For the last 6 months at work, I've been using JBoss Seam. It's a framework that integrates JSF with EJB. Stateful session beans serve as controllers and JPA entities or hibernate entities serve as domain objects.
What attracted me to the platform was that it (appeared) to solve a number of problems:
The Object-Form element problem. That is, if you had a drop down in a page where a user had to select a product, the framework itself would generate the code necessary to tie the value of the dropdown in the HTML form to the live Java object representing that product, sitting on the server. This, based on past experience, would be a huge time saver.
The variable length field or set of formfields. This is where a user can essensially "grow" a form. One example at my last place was an application where a user had to provide a list of schools they had attended in the past. For each school, they had to provide a bunch of data: dates of attendance, city, and state. Within the framework I was using at that time(Struts) this was a VERY difficult task. Seam and JSF in general seemed to provide an easier way to accomplish this.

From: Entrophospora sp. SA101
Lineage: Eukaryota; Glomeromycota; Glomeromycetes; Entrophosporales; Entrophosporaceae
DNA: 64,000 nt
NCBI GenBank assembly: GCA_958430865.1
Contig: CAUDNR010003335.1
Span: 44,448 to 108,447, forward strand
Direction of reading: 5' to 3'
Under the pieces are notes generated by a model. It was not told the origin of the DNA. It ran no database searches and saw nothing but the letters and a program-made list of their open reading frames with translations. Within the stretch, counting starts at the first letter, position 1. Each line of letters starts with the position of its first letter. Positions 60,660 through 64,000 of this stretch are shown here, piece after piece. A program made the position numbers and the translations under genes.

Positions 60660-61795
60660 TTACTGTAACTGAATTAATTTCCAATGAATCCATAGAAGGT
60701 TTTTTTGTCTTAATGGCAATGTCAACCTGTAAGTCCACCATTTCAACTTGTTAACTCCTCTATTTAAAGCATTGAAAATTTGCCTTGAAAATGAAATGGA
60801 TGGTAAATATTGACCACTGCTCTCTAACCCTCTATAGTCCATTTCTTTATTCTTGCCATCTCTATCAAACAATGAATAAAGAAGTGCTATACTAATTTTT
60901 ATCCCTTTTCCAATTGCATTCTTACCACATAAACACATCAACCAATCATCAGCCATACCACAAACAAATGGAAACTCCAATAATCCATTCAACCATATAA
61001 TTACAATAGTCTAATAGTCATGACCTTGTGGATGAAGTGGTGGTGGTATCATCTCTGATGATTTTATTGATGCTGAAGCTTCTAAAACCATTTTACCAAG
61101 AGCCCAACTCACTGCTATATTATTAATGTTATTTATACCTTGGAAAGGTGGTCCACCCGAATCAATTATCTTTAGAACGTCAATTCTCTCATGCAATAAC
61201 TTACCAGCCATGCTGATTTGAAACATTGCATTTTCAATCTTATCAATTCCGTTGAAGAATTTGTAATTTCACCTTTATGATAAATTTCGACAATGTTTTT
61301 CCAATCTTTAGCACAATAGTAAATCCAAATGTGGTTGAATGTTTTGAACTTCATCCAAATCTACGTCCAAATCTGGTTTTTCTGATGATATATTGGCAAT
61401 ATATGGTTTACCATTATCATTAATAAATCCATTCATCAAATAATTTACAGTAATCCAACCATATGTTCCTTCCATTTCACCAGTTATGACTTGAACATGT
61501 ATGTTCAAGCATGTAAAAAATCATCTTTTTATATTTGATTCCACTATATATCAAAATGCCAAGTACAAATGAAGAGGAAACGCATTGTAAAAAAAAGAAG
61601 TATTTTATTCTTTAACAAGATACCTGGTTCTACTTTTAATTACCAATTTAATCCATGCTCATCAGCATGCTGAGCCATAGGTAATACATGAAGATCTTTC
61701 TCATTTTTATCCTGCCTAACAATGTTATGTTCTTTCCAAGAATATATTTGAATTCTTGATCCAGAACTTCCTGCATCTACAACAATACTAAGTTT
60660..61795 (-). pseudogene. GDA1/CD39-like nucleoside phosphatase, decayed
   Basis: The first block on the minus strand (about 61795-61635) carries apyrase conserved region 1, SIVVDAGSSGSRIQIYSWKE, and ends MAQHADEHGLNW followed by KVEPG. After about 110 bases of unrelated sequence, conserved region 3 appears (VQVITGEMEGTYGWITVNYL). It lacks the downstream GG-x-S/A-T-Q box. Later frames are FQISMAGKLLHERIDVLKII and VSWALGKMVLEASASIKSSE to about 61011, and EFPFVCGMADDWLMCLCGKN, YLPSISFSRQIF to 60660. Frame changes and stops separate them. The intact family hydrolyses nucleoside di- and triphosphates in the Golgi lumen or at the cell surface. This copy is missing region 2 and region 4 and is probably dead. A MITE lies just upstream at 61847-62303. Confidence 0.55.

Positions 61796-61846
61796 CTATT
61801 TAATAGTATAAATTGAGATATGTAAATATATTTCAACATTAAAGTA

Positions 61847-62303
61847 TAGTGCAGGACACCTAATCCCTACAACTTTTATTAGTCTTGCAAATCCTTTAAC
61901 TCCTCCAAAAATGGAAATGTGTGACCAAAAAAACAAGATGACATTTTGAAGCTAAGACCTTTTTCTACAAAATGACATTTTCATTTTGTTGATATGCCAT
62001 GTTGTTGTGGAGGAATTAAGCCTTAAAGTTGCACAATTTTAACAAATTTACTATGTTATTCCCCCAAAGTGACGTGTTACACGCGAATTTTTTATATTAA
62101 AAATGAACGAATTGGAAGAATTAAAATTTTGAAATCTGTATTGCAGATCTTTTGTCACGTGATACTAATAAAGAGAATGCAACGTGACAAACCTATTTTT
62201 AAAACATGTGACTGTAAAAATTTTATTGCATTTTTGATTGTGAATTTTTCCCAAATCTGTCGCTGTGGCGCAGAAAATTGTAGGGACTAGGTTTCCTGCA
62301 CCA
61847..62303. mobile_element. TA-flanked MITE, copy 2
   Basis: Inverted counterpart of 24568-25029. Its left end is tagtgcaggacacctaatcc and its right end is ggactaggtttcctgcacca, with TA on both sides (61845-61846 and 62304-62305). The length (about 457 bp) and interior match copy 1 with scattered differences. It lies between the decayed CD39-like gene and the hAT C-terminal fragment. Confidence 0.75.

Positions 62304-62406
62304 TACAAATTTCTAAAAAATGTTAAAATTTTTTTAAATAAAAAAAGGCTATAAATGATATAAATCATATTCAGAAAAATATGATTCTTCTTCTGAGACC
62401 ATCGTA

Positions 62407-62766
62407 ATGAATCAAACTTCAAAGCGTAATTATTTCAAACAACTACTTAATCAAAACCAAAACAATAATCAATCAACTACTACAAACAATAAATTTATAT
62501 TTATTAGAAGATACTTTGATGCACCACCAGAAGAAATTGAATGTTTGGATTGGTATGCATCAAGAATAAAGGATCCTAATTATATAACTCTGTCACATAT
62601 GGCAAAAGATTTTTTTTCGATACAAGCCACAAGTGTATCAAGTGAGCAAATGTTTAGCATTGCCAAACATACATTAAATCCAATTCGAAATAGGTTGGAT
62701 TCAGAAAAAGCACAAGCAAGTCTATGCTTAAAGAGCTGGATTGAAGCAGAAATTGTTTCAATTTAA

Ease of offering many different functions on the same page. Sometimes on a page, you'll want to present a user with multiple functions based on the same data: "Save and Continue" and "Save and Exit." While you can get Struts to do this, it's very ad hoc and repetitive(thus error prone). You've got to build a little controller into each action you want to do this in. With Seam and JSF in general, this is cake. It's just a different button with it's action attribute set to that other method.
In all but the last case, Seam was a failure. Sometimes, for no apparent reason, Object-Form stuff would break..and was not debuggable. Because there was no way to define a smaller "validation area" within a subset of the form, the variable length formfield really didn't work. On every submission, JSF forces the validation of every field on the page thus making shit weird.
In summary, Seam is like a 3 legged Greyhound: It looks good from far away and the right angles, but once you need it to run, it's simply lame.
So today I bought my second and third Ruby book.